I know that Martin often feels the weight of expectation when visiting a ‘classic’ boozer as you’re never quite sure you can do it justice.
If you visit a pub fairly regularly by blogging standards (i.e. more than twice a year) then you can get a flavour for a boozer so, I’m taking the plunge and ticking off a couple of ‘classics,’ albeit with a lot of pictures as padding!
One of the ‘station’ pubs in all of Britain must be Derby’s 393 – The Brunswick Inn DE1 2RU. One of the Everards’s Project William boozers since 2001 that’s proved a real success and a boon for a company that, for whatever reason, doesn’t always get a good press in the blogging world (or it might just be Rich, I’m not sure!)
Colston Crawford, Derby Telegraph beer guru is a fan of the project and, whisper it quietly, it appears that breweries are working collaboratively together to make it a success.
If you come out of the front of the station in Derby and walk for about three minutes you can see the Brunswick, which was built in 1841 by the North Midland Railway Company,
In 1974 it was in disrepair, and marked for demolition but the Derby Historic Buildings Trust convinced the local council to sell the buildings to the Trust for renovation.
The HBT ran out of funding and the work on the interior could not be completed despite initial work in 1982 and it looked dodgy again until a local businessman bought it from the Trust and it reopened as a boozer in October of that year.
It now has Grade II listed status along with the nearby cottages and Alan Pickersgill is the man at the helm along with his most recent purchase The Dead Poet’s Inn in Holbrook.
Anyway, enough of the history lesson but I’ve been there just after midday twice in the past couple of months and, on both occasions, there were quite a few in.
There is a MASSIVE election of beer and they brew their own range but,
such is the footfall and turnover, I reckon it works well.
There is a good mix of young and old and it is definitely a Derby County boozer on matchday as the chatter between the gaffer and his staff was around how many fans would be coming in on a Saturday.
I love the layout as it is a series of rooms that, unsurprisingly feels like a line of narrow railway carriages and there are quieter or louder options.
People eat here, play darts but, mostly they drink good quality beer and lots of it.
I had a terrific pint of Scarlet Macaw (Oakham) and was with my drinking/walking buddy John and we both agreed we could have stopped here for far longer.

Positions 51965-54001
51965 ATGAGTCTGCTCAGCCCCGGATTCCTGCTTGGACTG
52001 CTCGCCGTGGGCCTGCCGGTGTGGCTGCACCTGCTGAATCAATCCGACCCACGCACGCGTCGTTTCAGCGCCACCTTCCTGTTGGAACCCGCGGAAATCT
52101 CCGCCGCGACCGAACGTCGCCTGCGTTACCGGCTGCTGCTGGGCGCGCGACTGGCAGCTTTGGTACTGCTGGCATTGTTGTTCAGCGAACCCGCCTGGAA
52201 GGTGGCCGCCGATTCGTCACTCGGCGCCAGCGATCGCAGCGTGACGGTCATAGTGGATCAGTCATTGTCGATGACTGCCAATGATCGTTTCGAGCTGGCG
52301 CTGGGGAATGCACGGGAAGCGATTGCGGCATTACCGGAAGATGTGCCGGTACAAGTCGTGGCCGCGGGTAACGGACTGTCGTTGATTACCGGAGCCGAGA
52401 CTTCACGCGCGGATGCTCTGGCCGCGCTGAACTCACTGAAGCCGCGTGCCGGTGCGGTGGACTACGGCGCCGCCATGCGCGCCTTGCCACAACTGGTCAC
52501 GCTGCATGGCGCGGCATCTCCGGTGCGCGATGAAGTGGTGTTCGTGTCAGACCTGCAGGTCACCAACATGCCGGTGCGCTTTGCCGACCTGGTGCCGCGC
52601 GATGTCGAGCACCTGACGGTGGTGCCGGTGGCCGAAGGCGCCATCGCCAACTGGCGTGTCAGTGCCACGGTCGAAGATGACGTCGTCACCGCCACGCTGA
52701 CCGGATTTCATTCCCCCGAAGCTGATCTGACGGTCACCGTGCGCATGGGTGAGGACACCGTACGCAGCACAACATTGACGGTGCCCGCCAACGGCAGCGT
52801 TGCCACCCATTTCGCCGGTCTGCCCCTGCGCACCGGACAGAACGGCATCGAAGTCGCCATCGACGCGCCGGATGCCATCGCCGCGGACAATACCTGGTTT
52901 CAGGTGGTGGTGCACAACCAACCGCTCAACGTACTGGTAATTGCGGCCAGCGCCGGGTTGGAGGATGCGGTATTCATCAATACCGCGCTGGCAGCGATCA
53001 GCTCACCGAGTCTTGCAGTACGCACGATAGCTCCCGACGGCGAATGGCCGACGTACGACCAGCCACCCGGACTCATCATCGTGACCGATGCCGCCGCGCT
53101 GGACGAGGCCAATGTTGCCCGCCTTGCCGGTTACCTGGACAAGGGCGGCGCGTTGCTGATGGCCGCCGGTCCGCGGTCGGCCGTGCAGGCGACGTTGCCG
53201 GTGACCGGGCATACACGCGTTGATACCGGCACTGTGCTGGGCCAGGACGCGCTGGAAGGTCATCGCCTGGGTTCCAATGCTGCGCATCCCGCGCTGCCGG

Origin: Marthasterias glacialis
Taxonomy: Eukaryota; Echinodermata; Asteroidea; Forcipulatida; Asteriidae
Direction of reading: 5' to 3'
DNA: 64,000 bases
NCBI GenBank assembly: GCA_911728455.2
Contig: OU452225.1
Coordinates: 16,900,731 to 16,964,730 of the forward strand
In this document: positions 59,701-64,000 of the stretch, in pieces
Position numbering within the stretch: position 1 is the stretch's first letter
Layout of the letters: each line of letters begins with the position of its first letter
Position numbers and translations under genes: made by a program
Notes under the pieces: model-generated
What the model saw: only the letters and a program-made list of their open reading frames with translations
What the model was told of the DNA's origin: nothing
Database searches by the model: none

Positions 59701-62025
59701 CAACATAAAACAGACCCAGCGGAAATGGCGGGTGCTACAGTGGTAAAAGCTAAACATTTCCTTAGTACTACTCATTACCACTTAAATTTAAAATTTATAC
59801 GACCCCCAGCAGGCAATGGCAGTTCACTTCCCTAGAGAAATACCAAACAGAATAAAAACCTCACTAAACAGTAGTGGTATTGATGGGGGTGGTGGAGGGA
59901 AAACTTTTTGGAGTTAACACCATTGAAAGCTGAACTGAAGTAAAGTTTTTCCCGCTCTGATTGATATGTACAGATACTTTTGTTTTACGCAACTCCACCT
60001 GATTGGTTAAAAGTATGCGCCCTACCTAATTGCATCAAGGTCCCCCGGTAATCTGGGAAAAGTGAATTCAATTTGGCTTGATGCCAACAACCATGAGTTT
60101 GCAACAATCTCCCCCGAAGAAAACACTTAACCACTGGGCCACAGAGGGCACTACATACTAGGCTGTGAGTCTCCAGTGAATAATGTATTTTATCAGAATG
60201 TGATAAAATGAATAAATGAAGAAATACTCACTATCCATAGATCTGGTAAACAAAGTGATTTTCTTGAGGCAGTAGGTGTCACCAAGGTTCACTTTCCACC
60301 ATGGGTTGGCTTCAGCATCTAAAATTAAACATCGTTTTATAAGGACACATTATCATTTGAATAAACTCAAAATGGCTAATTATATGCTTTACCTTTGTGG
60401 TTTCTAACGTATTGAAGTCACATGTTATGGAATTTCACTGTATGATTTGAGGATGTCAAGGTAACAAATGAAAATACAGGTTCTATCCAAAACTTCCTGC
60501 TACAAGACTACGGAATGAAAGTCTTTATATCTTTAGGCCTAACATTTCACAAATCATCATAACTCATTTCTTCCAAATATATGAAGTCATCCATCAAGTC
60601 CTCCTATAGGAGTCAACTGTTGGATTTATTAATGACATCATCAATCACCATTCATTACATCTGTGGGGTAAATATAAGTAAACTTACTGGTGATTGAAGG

I can’t recommend this highly enough to anyone going for a drink in Derby and it still figures in Derby CAMRA despatches every year, which is no mean feat given its competition.
If you travel a distance of 13.3 miles down the A38 you move into a different county, Staffordshire and the home of Brewing, Burton on Trent
and you find another classic pub, 394 – The Coopers Tavern DE14 1EG.
(Rod distraught as it’s not 5pm)
This is another terrific Joule’s boozer and ironically sits in the shadows of the brewing behemoth Molson Coors building.
Apparently, it was built in the early 19th-century for the Bass ‘Brewer-in-Charge’, but later became a store for special malts…
and then in 1826 a store for Bass’s Imperial Stout and became the Bass Brewery Tap House
until sold to Hardy & Hansons in 1991 before eventually ending up in Joule’s hands in 2008.
So, for Bass drinkers, this has the history of being the Mecca for the iconic red triangle…
…and, to make matters even better, you can now take your drinks next door into the Indian restaurant, Apne!
It’s a warren of rooms named Snug/Tap/William Bass etc…
(blurry picture – I blame Brexit)
and has a terrific atmosphere
with something for everyone really.
Now, on my most recent visit, it was the end of the line for Rod and I after our abortive attempt to cycle from Willington to Alrewas on the towpath…
…that ended with punctures and crankshafts in Burton.
We liked the pub but, on this occasion, the Bass was below par.
Of course, I had been out for a quite some while by this time and, having just left The Devvie,
my view of the pint may be somewhat skewered….
Nonetheless, I’ve been to this place many times and have great pints of both Joule’s beer
and Bass to give it the benefit of the doubt and, we were one of the first punters in at around 5pm.
Dick, Dave, Russ, Paul and any other overseas readers, such as Duncan if the SNP get their way, you really need to visit these boozers if you come to England…
as they should be on everyone’s bucket list.